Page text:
At the end of May, a group of eleven YouTubers from eleven different countries were invited to the VI Scholas World Congress, a conference that Pope Francis began to bring young people from around the world together to promote peace. This specific conference was focused on how the internet can bring people together. Among the group was Matthew “MatPat” Patrick, who runs The Game Theorists, a YouTube channel that does videos explaining frequently outlandish theories related to game narratives.
Before attending, Patrick was informed that it is customary, when meeting the Pope, to bring a gift. Apparently, he chose to give the Pope a Steam code for the game Undertale. That may sound absurd, but in a video, Patrick discusses at length why he specifically chose to give Undertale as a symbolic gesture.
Patrick begins by explaining how, to people who don’t play games, “gamers” are often thought of as one big, homogeneous group. He then connects this perception to the common perception that people in groups other than one’s own are more similar to each other than members of one’s own group are to each other. This is known as out-group homogeneity bias, and frequently manifests as prejudice.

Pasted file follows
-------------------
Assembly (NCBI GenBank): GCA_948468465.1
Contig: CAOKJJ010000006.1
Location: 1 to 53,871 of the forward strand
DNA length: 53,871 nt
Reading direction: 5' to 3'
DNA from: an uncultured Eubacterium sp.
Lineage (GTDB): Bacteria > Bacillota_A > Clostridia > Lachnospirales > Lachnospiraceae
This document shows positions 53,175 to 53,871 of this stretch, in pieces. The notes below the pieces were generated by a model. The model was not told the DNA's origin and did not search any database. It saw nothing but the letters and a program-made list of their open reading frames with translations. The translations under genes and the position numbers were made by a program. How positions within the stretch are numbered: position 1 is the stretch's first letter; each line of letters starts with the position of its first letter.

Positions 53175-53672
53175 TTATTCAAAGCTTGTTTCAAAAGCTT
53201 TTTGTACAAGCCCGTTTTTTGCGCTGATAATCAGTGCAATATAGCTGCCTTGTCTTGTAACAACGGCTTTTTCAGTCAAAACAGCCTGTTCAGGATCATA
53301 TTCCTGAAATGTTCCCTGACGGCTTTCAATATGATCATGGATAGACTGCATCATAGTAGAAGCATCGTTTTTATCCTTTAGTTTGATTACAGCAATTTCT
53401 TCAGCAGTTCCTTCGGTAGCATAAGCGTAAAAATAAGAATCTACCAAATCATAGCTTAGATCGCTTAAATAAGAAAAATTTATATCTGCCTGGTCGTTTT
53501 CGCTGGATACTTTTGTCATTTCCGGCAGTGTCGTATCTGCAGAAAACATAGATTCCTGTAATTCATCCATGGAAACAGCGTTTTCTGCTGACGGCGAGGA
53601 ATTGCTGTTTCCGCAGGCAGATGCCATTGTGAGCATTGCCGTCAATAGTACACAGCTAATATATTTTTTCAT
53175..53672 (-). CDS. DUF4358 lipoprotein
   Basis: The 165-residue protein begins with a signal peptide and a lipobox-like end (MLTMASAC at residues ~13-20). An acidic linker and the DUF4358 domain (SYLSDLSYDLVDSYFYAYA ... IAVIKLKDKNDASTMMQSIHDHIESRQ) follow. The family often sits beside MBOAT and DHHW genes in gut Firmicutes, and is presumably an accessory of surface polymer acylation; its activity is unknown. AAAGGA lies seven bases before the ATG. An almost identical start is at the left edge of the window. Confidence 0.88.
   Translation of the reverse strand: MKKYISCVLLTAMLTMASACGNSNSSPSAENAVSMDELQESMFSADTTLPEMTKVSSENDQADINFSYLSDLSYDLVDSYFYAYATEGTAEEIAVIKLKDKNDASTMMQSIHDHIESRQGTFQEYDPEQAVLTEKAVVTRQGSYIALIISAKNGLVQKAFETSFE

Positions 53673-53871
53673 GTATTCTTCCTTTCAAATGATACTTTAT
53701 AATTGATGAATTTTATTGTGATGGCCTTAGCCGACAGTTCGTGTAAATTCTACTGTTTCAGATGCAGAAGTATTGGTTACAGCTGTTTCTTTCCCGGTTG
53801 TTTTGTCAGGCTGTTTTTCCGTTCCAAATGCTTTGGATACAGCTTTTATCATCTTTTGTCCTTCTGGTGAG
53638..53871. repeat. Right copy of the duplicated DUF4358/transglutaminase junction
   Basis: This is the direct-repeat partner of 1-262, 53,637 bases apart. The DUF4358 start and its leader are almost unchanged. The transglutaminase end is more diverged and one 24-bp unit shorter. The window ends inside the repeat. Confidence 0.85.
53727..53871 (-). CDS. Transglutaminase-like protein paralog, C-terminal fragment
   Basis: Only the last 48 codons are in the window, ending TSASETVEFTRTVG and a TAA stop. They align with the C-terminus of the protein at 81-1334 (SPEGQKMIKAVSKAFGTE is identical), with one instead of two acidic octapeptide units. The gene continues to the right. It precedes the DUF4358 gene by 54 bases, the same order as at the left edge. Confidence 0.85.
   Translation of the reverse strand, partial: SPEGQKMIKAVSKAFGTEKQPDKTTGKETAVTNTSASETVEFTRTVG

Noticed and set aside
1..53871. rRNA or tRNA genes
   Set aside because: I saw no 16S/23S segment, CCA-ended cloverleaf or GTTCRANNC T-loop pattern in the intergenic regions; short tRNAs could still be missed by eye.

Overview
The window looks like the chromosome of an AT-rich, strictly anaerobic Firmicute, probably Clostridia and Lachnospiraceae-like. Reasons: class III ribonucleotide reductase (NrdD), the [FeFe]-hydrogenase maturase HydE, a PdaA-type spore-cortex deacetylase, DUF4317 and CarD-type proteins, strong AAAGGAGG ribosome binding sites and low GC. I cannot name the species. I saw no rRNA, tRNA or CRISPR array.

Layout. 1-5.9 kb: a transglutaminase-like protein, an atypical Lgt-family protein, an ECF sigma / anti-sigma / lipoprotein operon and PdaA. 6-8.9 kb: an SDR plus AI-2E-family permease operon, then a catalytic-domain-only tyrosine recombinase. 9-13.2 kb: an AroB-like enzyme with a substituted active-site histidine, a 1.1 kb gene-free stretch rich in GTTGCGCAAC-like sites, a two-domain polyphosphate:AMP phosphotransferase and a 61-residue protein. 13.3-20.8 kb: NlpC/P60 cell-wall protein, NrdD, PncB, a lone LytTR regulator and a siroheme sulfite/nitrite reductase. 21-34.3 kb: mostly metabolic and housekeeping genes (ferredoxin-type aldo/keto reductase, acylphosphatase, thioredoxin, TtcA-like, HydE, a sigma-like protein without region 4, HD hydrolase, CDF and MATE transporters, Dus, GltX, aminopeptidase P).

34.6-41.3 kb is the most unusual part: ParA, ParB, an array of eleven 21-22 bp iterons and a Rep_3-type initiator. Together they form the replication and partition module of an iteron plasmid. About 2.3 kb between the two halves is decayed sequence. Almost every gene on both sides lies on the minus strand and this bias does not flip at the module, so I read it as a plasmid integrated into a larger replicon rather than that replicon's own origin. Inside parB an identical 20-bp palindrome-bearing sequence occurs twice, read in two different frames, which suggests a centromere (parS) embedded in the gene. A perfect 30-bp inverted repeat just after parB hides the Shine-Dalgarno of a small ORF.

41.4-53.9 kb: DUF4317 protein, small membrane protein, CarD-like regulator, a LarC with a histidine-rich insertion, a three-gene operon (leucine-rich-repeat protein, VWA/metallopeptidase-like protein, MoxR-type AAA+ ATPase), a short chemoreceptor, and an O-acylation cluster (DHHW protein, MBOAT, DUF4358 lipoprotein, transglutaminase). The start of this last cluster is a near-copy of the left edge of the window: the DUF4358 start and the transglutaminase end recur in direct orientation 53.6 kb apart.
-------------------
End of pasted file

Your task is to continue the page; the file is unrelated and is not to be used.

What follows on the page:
“That is the first reason I gave the Pope a Steam code for Undertale, for as ridiculous as that sounds, it’s a game determined to get gamers to fight out-group homogeneity bias, so determined in fact, that it’s the central premise of the game,” Patrick says in his video.
Patrick discusses how, in almost every other game, “monsters” are just the nameless bad guys the player fights and kills, but Undertale’s story is all about a human child being given the choice to fight or befriend monsters, where the far more fulfilling story is the one in which the player is pacifistic. Patrick continues:
I don’t care whether or not you like Undertale, it’s what that game stands for that’s important. It’s a game that taught millions of people the meaning of the word pacifism … we Kickstarted Undertale, a game that pitched itself as a game about mercy and peaceful alternatives. It was something that gamers overfunded. We’re actively endorsing games about communication and understanding at a time when the rest of the world is talking about actively building walls to hide out other groups of people.
Undertale’s philosophy of pacifism certainly stands out from other games—perhaps the Pope can appreciate that, after all. Watch Patrick’s thoughtful, 16-minute video in full below.